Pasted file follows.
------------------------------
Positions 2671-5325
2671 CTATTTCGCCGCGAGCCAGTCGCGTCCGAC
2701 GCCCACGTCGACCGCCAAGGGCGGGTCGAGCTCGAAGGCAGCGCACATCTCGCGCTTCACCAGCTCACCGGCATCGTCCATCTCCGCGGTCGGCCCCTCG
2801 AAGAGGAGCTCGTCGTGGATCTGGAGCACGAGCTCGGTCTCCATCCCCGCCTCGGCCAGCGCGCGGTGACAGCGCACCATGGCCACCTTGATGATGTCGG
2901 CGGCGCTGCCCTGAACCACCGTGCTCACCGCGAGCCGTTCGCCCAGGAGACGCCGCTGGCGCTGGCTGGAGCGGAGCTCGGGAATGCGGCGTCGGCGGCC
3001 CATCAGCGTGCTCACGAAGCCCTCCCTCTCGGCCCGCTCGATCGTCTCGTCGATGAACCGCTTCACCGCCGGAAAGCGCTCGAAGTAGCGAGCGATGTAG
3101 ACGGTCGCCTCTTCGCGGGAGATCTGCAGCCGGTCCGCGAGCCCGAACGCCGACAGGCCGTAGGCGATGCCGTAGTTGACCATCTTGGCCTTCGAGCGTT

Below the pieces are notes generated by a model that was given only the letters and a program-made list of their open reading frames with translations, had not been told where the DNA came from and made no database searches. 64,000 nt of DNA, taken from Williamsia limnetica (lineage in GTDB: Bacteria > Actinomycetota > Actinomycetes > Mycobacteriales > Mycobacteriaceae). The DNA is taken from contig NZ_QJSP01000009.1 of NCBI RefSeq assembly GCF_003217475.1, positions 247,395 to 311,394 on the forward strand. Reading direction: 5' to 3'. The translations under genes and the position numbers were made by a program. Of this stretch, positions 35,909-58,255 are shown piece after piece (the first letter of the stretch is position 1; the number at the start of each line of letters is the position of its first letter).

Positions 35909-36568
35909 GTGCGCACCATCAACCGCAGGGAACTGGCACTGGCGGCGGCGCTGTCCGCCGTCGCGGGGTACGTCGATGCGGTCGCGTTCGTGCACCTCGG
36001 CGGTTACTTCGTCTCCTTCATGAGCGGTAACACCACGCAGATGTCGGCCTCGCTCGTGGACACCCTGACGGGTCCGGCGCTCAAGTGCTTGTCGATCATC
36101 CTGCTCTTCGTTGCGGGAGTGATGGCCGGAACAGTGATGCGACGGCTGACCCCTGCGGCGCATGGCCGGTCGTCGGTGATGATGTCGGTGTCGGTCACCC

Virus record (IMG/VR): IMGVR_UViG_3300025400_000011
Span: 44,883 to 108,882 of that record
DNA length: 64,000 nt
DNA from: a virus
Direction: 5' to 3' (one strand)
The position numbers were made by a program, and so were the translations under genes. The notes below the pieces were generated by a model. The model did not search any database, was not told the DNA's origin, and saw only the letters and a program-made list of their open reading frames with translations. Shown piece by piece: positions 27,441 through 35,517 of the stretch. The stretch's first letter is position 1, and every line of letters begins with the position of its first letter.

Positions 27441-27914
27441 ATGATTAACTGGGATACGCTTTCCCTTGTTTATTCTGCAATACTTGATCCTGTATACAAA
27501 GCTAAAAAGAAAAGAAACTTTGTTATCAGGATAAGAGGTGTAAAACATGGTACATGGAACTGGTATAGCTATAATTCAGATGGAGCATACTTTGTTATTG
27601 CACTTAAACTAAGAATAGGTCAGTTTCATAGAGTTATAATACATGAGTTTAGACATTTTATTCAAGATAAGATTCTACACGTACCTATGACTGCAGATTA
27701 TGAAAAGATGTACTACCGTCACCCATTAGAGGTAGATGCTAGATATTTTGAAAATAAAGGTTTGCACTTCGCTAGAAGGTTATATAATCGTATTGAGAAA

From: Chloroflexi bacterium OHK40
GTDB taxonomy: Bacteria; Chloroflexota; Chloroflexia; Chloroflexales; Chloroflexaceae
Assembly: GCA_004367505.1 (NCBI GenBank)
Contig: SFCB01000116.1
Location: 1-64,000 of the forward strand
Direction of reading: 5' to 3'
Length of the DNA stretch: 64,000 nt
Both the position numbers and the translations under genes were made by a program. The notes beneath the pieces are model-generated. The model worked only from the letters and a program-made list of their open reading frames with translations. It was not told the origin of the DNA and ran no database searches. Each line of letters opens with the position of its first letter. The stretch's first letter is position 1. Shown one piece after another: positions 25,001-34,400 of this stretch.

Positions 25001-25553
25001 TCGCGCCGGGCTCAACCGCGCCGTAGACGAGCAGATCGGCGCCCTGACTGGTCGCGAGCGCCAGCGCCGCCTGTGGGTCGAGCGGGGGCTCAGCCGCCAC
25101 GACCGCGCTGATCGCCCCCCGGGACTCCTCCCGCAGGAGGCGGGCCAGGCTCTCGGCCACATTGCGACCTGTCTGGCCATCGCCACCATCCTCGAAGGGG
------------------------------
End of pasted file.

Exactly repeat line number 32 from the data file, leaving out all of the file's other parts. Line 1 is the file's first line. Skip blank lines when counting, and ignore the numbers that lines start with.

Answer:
Positions 25001-25553